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India's 'no first use' nuclear policy in future will depend on circumstances: Rajnath Singh

File photo: Rajnath Singh. Photograph:( ANI )

WION Web Team New Delhi Aug 16, 2019, 03.22 PM (IST)

Defence Minister Rajnath Singh on Friday said that India follows "no first use" policy regarding nuclear weapons but said what would happen in future will depend on "circumstances".

"On the question of nuclear policy, till today, we have a policy of no-first-use. What happens in future, will depend on circumstances," he said after paying homage to late prime minister Atal Bihari Vajpayee at Pokhran in Rajasthan where the country conducted its second nuclear tests during the regime of the NDA government in 1998.

"In Pokhran, India emerged as a nuclear power. Despite all restraints, Atalji gave permission for the nuclear test. India was listed among those countries which have nuclear power. I paid homage to Atalji on his first death anniversary here," Singh said.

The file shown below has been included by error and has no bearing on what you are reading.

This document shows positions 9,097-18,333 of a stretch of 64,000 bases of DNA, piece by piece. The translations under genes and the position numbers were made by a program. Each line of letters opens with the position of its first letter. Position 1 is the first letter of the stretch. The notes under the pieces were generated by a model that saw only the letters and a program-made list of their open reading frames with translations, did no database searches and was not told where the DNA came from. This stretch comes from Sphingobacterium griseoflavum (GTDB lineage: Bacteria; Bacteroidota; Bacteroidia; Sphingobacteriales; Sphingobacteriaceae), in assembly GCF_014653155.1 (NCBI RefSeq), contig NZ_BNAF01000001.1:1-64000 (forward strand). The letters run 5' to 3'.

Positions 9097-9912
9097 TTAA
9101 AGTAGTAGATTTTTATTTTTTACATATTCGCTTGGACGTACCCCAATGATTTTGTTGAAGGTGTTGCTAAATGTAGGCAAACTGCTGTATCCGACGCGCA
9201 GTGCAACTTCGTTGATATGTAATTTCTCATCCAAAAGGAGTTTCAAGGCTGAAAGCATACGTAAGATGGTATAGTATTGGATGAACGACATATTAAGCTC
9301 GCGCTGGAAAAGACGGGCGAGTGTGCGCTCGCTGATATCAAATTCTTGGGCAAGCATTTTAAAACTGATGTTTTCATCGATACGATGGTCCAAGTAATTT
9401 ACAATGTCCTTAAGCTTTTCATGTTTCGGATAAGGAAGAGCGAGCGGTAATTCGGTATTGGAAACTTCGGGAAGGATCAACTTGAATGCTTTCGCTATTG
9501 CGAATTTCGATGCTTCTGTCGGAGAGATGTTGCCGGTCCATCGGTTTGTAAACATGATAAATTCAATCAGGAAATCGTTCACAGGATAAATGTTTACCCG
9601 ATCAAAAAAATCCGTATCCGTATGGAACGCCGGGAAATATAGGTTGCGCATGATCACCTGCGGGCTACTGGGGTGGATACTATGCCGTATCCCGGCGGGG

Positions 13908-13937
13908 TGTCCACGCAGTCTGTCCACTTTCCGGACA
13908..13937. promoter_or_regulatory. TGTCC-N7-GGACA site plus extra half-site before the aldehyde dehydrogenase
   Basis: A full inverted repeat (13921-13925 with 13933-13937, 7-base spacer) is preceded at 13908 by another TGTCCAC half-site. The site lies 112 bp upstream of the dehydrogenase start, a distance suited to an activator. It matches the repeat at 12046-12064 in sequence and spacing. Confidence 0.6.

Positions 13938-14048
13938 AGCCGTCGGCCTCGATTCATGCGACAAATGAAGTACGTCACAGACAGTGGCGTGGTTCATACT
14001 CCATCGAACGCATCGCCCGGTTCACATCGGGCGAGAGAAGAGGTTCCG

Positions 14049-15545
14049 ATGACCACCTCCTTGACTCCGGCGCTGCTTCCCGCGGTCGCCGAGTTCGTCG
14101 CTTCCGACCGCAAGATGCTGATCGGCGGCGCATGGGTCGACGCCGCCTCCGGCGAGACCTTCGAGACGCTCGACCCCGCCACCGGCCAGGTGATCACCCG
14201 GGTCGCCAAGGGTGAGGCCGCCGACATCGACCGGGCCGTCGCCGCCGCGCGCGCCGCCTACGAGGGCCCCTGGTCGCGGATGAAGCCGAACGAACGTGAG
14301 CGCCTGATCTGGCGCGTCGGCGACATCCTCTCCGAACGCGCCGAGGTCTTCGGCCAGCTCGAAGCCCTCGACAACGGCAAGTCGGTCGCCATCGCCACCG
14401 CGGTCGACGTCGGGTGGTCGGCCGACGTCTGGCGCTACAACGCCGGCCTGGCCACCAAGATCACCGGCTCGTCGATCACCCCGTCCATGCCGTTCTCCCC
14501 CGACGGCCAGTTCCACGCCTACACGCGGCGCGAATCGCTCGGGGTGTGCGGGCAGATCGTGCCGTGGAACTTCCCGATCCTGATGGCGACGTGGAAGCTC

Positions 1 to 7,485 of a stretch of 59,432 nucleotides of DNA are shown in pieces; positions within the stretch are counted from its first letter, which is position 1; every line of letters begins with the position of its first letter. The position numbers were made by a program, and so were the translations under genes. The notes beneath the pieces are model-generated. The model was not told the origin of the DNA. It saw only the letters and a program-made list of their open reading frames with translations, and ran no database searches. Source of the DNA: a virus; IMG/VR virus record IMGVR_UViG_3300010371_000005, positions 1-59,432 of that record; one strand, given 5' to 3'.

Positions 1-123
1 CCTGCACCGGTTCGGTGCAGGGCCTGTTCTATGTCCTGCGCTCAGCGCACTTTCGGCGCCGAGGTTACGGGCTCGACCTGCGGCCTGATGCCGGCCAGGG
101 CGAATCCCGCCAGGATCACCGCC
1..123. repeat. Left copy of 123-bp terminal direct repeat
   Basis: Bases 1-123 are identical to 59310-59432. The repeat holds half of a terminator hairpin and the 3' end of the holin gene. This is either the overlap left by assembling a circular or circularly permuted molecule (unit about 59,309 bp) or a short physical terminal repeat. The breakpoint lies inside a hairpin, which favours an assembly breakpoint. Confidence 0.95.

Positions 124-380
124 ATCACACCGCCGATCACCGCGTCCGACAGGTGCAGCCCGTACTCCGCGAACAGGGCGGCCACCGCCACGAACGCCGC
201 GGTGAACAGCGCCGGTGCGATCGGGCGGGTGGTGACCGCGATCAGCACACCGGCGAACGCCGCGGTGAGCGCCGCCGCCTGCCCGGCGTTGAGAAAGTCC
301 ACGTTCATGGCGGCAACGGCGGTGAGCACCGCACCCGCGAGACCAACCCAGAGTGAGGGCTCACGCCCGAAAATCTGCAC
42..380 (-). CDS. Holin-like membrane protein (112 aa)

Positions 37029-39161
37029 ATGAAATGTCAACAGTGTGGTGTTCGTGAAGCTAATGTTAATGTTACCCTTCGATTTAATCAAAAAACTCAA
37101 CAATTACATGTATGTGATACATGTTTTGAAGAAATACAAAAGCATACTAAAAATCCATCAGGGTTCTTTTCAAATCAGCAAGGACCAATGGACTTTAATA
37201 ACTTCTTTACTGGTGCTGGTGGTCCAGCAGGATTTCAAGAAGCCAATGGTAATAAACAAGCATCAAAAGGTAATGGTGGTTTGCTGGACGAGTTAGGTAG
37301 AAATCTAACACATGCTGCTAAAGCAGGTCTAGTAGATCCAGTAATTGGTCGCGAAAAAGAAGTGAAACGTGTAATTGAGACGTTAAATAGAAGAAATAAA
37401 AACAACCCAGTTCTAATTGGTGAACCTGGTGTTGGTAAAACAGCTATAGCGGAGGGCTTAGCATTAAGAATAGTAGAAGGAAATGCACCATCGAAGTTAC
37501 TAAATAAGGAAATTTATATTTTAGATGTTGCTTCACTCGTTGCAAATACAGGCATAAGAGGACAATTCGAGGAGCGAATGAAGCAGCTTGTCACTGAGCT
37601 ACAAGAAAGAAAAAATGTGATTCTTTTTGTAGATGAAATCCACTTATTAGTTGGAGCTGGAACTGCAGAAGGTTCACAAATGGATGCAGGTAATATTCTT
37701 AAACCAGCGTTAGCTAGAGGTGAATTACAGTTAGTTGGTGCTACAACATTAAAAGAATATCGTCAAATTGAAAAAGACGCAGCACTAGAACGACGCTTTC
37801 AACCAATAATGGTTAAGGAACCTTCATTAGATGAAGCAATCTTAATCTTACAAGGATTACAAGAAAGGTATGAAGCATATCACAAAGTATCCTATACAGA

He also posted a tweet reiterating his statement.

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The nuclear test was conducted in May, 1998, in Pokhran during the Vajpayee government and the "no first use" policy was enunicated by him. The policy in India's nuclear doctrine meant the country will not to use its nuclear weapon as a means of warfare unless attacked by an adversary using nuclear weapons.

Singh's statement comes in the wake of abrogation of Article 370. Pakistan has shown its hostility towards India's action, raising it with the United Nations (UN) on the international level. It has, however, dealt a diplomatic setback with the UN Security Council declining to hold a formal session on Kashmir with its participation.

The UNSC has, instead, scheduled a closed-door consultation at China's insistence. The consultation will take place on Friday evening.

Pakistan does not have a "no first use" policy. The country also went nuclear immediately after India conducted its tests. Pakistan in fact has used its nuclear assets as a blackmail tool that any aggression on part of India would lead to full scale war.

India, on past two occasions, has been able to call off its neighbour's nuclear bluff by organising two surgical strikes inside Pakistan. The Balakot involved use of Air Force which was first by India after 1971 war. The only time India used Air Force was during the Kargil War, but that too, in a limited capacity. Singh's statement is full of significance and any move of India in the context is akin to completely re-calibrating the nuclear doctrine.